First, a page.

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CNN Live Event/Special

Juneteenth: A Global Celebration for Freedom. Aired 9-10p ET

Aired June 19, 2022 - 21:00   ET





UNIDENTIFIED FEMALE: When we come back a message from our former First Lady Michelle Obama and country music superstar Mickey Guyton in a performance you don't want to miss.

And later, Jill Scott brings us a little spoken word. Plus, Bell Biv DeVoe and Earth Wind and Fire up the Hollywood Bowl.



UNIDENTIFIED FEMALE: Welcome back to the Juneteenth Celebration for Freedom. Here to introduce our next performance, Marsai Martin.

MARSAI MARTIN, AMERICAN ACTRESS: What's up? What's up, black people (ph)? What's up (INAUDIBLE). All right. OK. As a black artist, boldly taking up space within country music, this next singer has served as a reminder of the influence black people have had and continue to have across all musical genres. Last year, she became the first black woman to host the Academy of Country Music Awards and started this year singing the national anthem at the Super Bowl. Tonight, she's blessing us with her phenomenal talent, it is my pleasure to introduce Mickey Guyton.




MICHELLE OBAMA, FORMER U.S. FIRST LADY: Happy Juneteenth everybody. This is a day of power, a chance to celebrate our history, our triumphs and our resilience in the face of struggle. It's about coming together and celebrating the generations before us who reached for progress. Those who helped build this country with their bare hands, those who marched and protested those who scraped and clawed so that we might have a voice and a vote.

This November, we'll be electing the folks who make critical decisions in our communities, decisions about our healthcare and our schools, the way our streets are policed, the very personal decisions we make about our bodies. And the truth is, in many cases, most of the officials on the ballot won't even be serving in DC, they'll be serving down the street at your city hall, or in your state house, or your school board.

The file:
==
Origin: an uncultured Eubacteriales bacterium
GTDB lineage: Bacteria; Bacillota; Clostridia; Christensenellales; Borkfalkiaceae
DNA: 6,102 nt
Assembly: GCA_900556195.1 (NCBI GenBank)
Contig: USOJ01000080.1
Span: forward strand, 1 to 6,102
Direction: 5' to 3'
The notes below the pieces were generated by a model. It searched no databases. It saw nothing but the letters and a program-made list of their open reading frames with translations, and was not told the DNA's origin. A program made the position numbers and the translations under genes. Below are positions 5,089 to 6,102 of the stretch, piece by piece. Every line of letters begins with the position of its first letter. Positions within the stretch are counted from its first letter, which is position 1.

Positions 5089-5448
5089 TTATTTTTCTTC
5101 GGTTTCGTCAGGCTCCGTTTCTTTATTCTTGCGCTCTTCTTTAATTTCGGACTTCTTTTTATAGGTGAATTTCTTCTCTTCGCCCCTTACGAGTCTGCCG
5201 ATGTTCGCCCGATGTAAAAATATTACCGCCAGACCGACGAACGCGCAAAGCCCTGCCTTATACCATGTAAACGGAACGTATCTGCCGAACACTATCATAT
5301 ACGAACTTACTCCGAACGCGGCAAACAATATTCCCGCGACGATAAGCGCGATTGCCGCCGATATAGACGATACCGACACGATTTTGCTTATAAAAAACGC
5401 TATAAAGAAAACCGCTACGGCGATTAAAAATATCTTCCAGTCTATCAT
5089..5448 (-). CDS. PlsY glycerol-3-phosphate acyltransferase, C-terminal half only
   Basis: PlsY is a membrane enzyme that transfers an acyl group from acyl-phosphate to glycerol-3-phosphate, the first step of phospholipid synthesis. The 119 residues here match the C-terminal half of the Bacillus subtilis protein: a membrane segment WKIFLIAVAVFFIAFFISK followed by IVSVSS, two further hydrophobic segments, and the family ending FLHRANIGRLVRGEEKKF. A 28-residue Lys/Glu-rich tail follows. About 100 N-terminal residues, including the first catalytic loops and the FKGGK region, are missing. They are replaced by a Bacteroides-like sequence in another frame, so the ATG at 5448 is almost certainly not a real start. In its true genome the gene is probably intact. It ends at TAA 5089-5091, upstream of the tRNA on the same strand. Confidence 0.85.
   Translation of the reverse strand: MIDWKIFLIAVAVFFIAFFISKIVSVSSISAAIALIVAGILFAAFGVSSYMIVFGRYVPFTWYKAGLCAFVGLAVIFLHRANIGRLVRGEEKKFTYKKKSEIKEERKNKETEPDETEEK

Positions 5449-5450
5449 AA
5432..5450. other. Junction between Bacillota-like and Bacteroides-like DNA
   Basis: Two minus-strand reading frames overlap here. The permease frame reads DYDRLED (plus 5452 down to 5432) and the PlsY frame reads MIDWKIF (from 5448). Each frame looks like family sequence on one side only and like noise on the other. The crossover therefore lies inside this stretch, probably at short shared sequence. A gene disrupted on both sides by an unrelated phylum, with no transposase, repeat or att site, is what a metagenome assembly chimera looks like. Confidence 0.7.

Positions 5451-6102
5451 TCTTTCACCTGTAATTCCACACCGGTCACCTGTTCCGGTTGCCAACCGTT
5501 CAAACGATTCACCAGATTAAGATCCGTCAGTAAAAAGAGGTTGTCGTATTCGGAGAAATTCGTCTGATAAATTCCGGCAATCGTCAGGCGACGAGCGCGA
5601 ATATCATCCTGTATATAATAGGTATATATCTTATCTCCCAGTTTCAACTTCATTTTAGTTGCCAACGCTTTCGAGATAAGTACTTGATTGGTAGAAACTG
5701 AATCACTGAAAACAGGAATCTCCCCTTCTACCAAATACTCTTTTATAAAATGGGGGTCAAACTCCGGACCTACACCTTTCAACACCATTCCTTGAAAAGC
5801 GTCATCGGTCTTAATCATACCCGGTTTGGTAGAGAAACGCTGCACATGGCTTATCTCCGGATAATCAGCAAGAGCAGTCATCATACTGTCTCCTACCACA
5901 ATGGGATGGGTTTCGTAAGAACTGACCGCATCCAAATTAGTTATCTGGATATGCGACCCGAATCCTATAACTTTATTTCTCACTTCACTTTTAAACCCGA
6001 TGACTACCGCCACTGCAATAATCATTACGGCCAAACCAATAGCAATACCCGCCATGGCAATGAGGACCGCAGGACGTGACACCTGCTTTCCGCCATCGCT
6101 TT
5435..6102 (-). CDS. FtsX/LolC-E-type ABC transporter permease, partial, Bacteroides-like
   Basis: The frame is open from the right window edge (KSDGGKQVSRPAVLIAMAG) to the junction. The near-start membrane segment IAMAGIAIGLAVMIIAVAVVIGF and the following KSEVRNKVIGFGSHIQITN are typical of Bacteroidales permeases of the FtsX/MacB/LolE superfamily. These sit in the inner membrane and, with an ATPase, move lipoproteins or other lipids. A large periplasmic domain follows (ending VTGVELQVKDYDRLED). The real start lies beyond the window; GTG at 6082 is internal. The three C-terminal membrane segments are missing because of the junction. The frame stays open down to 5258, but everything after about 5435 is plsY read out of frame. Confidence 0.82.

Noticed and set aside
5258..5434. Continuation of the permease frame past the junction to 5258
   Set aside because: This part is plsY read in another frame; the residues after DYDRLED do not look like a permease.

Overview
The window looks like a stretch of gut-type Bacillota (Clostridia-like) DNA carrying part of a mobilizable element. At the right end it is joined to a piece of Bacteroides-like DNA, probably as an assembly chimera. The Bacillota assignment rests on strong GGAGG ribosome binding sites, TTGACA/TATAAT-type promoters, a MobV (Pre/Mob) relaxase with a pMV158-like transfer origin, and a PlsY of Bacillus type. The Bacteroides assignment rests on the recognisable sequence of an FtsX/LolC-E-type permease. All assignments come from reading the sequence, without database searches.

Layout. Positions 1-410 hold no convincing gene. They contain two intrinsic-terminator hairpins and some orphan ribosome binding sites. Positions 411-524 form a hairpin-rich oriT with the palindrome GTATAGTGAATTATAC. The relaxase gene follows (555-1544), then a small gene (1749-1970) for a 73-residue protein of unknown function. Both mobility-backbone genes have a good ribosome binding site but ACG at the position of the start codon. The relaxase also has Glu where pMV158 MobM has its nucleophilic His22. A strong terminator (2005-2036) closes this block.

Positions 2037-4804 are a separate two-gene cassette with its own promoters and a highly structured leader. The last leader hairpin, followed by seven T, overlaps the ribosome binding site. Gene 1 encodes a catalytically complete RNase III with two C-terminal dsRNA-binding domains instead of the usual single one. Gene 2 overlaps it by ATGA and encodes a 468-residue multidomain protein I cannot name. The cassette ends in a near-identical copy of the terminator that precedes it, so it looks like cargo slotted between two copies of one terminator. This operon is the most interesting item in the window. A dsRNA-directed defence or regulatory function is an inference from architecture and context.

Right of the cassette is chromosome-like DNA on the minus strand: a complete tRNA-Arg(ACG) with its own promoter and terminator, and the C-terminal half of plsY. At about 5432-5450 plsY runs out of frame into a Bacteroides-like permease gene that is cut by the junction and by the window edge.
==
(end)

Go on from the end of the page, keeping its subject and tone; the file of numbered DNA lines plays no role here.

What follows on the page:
So, we can't sit this one out, because the outcome of these elections will have very real consequences on our lives. We've seen that over the past few months, and over the past few years. But when we vote, we can flex our power. We can elect leaders who align with our values. But before you can cast a ballot this fall, you've got to make sure you're registered.

Take a moment right now to check your registration status at and make sure that your friends, aunties and cousins do the same. It is the most important step you can take to make sure your voices heard in November. Thanks everybody.


UNIDENTIFIED FEMALE: We will return with the Re-Collective Orchestra featuring a special performance from the Debbie Allen Dance Academy. And still to come, performances from Ne-Yo, Bell Biv DeVoe and the legendary Earth, Wind and Fire. It's Juneteenth, a global celebration for freedom.



UNIDENTIFIED FEMALE: And now, Hollywood Bowl conductor Thomas Wilkins leads the Re-Collective Orchestra founded by Stephanie Matthews and Matt Jones. The Re-Collective features black musicians from 19 prominent orchestras across the country. They will be performing a piece by William Grant Still known as the dean of African American composers.

Still composed over 200 works and was the first African American to conduct a major orchestra in his own music. That orchestra was the Los Angeles Philharmonic at the Hollywood Bowl in 1936.

Following in the legacy of William Grant Still, black orchestral musicians, conductors and composers have been making an impact in this country for decades, and will continue for generations to come.